Negative restaurant reviews: study reveals top complaints of diners

Wow, {{ count }} of you have read this

With modern technology at our fingertips, it’s easier than ever to leave a review about a recent experience we’ve had with a brand. Whether it’s a raving review or a disappointed one, one thing is for sure: reviews are highly influential and have the power to shine a light on your business or put out its flame. And this is especially true in the dining industry. 

Feed It Back has recently revealed what the most common complaints are about bars, pubs and restaurants in a new study. The findings were gathered between January 2018 and September 2018 from tens of thousands of reviews from Facebook, Google and TripAdvisor. 

The Feed It Back study found that the most common complaint amongst restaurant customers was 'speed of service', with 20% of negative feedback “relating to slow food service or long wait times”. Other popular complaints referenced time taken between courses, as well as “seeing other customers, who ordered food after them, receive it before them” (we all know that feeling!). 

When it comes to pubs and bars, the results were slightly different. The most common complaint was quality of food, with “19% of customers disappointed with how their meal tasted”. When drilling down further, the statistics showed that the disappointment frequently lay with “poor execution” of traditional dishes, such as chips and roast dinners. 

As well as the quality of meals and waiting times, staff members also played a part in these negative reviews. “Whilst interactions with staff drove complaints for both sectors, restaurant-goers placed greater weight on their servers with six out of the top ten complaints being related to the efficiency, engagement and attitude of wait staff”. 

When I go out to eat, one of the things that plays a part in my experience is atmosphere and décor, so I’m not surprised that this was also a top concern for others: “Pub and bar diners' grievances focused more on the venue and its surroundings, with over 20% of complaints referencing 'atmosphere', access to an 'outside space', 'cleanliness' and 'value for money' as chief bugbears.” 

As an entrepreneur in the dining industry, I can’t say I am overly surprised by these results. It seems that above all else, diners want quality food and they want it in a timely fashion, which is completely reasonable. I also agree that, although a key part of the dining experience, the venue’s atmosphere and attitudes of wait staff are not as important compared to the final product.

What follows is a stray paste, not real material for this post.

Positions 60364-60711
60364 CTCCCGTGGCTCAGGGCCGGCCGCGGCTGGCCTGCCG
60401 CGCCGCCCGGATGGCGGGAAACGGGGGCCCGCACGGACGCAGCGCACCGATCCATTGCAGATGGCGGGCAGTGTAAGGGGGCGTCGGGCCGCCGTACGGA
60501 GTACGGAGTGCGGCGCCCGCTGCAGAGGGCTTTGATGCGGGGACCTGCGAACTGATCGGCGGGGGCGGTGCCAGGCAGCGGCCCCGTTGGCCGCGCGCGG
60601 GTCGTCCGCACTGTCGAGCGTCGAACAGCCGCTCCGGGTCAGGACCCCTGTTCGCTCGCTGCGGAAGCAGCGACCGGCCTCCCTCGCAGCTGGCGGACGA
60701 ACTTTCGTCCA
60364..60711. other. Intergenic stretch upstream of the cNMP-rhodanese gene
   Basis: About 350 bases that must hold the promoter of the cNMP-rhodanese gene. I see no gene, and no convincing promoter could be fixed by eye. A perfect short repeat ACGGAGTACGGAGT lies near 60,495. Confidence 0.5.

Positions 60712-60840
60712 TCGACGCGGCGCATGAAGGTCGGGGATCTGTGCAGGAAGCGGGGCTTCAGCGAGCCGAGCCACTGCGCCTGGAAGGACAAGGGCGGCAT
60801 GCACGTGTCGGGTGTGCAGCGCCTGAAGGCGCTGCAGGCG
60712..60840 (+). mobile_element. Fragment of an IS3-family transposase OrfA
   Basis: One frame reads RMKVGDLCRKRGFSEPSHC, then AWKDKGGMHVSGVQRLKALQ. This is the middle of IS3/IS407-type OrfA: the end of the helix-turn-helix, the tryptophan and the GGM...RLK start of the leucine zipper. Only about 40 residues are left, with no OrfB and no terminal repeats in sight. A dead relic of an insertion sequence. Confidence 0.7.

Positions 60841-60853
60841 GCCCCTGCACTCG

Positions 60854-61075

The unfortunate truth about reviews is that no business can avoid them, and you are sure to encounter at least one negative review while running your business. But surely just one negative review out of countless positive ones won’t hurt? Unfortunately, they can. So much so in fact, that just one negative review takes a whopping 40 positive ones to offset it

So what can be done about negative reviews? Could they actually be turned into a positive, relationship-building experience? Pratik from Entrepreneur believes so. “Responding to negative reviews will not only work to appease a disgruntled customer, it may help grow your business and present it in a new light.”

 Being given the chance to make things right with a customer could not only mean you win back their business, but it also shows others that your business is happy to take responsibility for a poor experience in a proactive manner. 

When it comes to your response, Pratik advises responding punctually: “When customers go to the trouble of submitting a review or trying to make contact through social media, they expect an answer fast – over 40 percent want an answer within an hour!” 

Patrik’s next piece of advice is to respond in a professional manner and not let anger and frustration take over: “Let cooler heads prevail. Apologise, if needed, by saying you are sorry for their experience, and explain how this is unusual within your business.” 

Finally, Patrik says to redeem the bad experience with an incentive in order to entice them back through the door. Perhaps offer them a free dessert next time they dine with you, or 25% off their subsequent bill. Your customers are sure to appreciate the gesture! 

Although reviews are unavoidable, that doesn’t mean businesses can’t learn from them. Being able to meet customer demands such as offering vegan menu options or offering more choice in non-alcoholic drinks such as Kolibri, is only a good thing. Reviews offer an opportunity, and it’s what we do with that opportunity that matters most.